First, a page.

Behind the Slump in CSX’s Carloads



CSX’s carloads

CSX Corporation (CSX) is a major operator in the eastern United States and competes with Norfolk Southern (NSC). In the week ending June 11, 2016, CSX’s carloads excluding coal and coke declined by 8.3% YoY (year-over-year), which is somewhat higher than NSC’s carloads excluding coal and coke.

In all, CSX hauled more than 68,000 carloads in the reported week of 2016, as compared to more than 79,000 carloads in the week ending June 13, 2015. We should note that CSX’s 14.4% fall in total railcars was steeper than the 8.7% fall reported by US railroads for the same week.

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Why do coal carloads matter?

CSX’s coal and coke railcars declined by 32% YoY in the week ending June 11, 2016—double NSC’s decline for the same period. Coal accounted for 16% of CSX’s total volumes and 19% of its total revenues in 2015.

According to the EIA (US Energy Information Administration), the Appalachia region’s coal output is expected to fall by 9% in 2016. But the agency expects total coal production to increase by 2% and stabilize in 2017. CSX mainly connects coal mining operations in the Appalachian mountain region.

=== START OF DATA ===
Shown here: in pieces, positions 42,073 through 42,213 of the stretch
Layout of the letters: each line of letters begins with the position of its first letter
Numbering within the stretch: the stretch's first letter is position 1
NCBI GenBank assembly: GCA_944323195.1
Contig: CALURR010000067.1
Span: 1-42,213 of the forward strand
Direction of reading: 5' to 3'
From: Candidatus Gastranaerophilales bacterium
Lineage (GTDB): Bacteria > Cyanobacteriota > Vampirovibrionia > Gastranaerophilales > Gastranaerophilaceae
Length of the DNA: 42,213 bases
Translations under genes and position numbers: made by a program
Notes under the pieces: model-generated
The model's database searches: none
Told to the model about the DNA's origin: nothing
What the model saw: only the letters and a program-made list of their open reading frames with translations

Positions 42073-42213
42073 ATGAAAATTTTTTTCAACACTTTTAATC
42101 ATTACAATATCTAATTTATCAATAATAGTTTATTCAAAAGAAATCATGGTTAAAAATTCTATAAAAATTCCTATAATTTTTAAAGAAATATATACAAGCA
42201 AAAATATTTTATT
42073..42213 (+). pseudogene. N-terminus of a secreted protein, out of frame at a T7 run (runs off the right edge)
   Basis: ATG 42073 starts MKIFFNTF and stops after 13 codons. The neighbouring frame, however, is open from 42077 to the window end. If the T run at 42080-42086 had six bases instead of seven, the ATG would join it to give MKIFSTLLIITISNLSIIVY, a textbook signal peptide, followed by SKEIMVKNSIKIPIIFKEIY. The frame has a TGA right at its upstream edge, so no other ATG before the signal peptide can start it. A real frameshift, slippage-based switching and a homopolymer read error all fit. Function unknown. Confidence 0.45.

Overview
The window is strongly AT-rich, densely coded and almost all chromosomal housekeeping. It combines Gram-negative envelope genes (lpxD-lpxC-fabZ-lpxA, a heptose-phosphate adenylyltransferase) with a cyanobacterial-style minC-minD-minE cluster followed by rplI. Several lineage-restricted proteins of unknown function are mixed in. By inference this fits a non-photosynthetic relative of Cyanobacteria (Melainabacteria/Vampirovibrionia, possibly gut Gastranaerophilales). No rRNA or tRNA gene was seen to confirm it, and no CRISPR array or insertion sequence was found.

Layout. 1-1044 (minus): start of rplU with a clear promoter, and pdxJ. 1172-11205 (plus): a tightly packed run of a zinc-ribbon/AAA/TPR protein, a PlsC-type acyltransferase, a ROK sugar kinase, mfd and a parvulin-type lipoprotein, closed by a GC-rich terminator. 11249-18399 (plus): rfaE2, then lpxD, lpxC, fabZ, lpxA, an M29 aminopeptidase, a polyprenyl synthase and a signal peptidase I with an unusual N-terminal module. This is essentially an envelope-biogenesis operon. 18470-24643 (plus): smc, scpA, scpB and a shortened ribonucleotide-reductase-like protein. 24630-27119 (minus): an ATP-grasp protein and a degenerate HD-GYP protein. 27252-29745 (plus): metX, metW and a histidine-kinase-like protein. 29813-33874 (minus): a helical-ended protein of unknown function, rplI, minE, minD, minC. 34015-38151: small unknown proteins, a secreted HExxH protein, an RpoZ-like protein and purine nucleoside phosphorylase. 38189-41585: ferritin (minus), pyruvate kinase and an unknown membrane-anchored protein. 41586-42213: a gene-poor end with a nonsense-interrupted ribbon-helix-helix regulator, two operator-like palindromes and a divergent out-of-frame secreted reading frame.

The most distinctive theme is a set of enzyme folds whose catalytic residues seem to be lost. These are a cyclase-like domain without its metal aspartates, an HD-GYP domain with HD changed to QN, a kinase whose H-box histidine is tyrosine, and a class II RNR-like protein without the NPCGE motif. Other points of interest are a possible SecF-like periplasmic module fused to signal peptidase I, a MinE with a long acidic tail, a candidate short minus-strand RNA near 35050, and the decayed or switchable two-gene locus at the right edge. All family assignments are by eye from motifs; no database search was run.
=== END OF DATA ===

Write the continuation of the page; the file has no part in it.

The eastern US railroads have cited the shift from coal to natural gas (UGAZ) among electricity generation plants as one of the reasons for the fall in utility coal transportation. The coal tsunami has affected major coal producers in the US, including Alliance Resource Partners (ARLP), CONSOL Energy (CNX), and Peabody Energy (BTU). Due to the sharp decline in coal prices, Peabody filed for Chapter 11 bankruptcy protection in the US on April 13.

Bull and the bear commodity groups

Commodities that posted major gains for CSX in the week ending June 11, 2016, included the following:

  • grain mill products
  • crushed stone, sand, and gravel
  • waste and non-ferrous scrap
  • motor vehicle and parts

The main bear commodity groups were grain, farm products (excluding grain), iron and steel scrap, petroleum and petroleum products, and metallic ores. But we should note that intermodal volumes have been on a bumpy ride in the past few quarters for all Class I railroads.

We’ll look at CSX’s intermodal traffic in the next part.


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